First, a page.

Hypothermia sign

Our first two posts for July have focused on the importance of preventing an unhealthy RISE in Home Healthcare patients’ body temperature, preventing heat stroke, muscle cramps, and pressure injuries. Our third blog focuses on the hospital O.R. setting, where the prevention of hypothermia remains a primary concern for O.R. staff.

Hypothermia, defined as a core body temperature of less than 96.8 degrees Fahrenheit (36 degrees Centigrade), is “a relatively common occurrence in the unwarmed surgical patient”, an Ochsner Journal  article explains, cautioning that even a mild degree of perioperative hypothermia “can be associated with significant morbidity and mortality”. 

Bordes, Hart, Corsino, and Harmon report, a threefold increase in the frequency of surgical site infections. Notwithstanding these statistics, hypothermia remains a common threat; the primary reason - anesthesia eliminates behavioral modification for the patients, altering their thermoregulatory mechanism.

Operating rooms are typically kept below levels needed to maintain normothermia, because O.R. personnel typically find such levels uncomfortably warm, due to:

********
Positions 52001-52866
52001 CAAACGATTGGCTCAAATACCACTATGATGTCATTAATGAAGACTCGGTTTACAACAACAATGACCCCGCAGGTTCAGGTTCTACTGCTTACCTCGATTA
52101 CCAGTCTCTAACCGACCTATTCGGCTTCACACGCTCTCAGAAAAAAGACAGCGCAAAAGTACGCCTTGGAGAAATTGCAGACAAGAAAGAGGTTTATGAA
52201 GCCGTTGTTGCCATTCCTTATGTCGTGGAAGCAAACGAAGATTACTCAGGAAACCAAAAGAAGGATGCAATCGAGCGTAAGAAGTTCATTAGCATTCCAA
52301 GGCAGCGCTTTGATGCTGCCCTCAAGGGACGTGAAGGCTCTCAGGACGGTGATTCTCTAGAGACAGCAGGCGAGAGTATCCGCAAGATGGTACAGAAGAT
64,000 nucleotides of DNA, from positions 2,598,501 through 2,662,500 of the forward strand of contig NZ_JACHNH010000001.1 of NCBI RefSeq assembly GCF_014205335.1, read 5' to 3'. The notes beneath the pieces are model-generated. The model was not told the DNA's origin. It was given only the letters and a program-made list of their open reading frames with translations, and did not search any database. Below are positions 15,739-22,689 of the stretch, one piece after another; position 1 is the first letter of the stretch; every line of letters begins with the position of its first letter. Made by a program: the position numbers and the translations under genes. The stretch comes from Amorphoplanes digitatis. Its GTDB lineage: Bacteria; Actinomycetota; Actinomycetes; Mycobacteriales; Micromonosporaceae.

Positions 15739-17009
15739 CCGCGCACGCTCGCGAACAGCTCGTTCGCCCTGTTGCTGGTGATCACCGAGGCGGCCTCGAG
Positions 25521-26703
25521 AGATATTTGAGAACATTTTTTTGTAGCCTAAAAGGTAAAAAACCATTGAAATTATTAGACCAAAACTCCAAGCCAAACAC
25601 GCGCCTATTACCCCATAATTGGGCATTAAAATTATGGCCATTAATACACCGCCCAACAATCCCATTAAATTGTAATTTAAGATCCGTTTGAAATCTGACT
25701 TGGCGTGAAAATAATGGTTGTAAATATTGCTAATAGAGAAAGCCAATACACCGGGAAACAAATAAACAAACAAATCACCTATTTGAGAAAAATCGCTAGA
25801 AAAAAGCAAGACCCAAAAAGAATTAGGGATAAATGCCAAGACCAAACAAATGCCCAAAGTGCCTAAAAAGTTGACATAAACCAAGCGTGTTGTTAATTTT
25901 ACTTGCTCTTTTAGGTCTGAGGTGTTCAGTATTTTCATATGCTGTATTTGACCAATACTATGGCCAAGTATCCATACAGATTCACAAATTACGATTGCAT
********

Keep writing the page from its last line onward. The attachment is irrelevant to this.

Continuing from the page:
• high levels of stress during surgery
  • the multiple layers of clothing required, including sterile gowns and lead aprons
  • the need to prevent staff from perspiring into a surgical incision

The Surgical Care Improvement Project (SCIP) has focused institutional efforts on hypothermia prevention, the Ochsner Journal reports. Meanwhile, AORN, in collaboration with the University of Iowa, created the PPH (Prevention of Perioperative Hypothermia Tool Kit) to assist healthcare organizations adopt evidence-based practices to promote positive outcomes for surgical patients. 

The AORN Guideline for Prevention of Hypothermia Evidence Table discusses several factors related to hypothermia in the O.R., including:

  • patient obesity
  • use of tourniquets
  • the combination of buspirone and dexmedetomidine  (reduces the shivering threshold),

The guideline recommends that these risk factors for hypothermia be identified preoperatively.

Action Products support surfaces, designed using Akton® Polymer, not only enhance patient stability, but help control temperature. Humidity control, along with temperature control provides constant protection from pressure sores.

“The human body has a central compartment comprising the major organs where temperature is tightly regulated, and a peripheral compartment where temperature varies widely, the World Health Organization explains. Whether it’s managing heat and humidity for older patients during the summer months, or maintaining normothermia in the O.R., temperature remains a vital element for positive patient outcomes.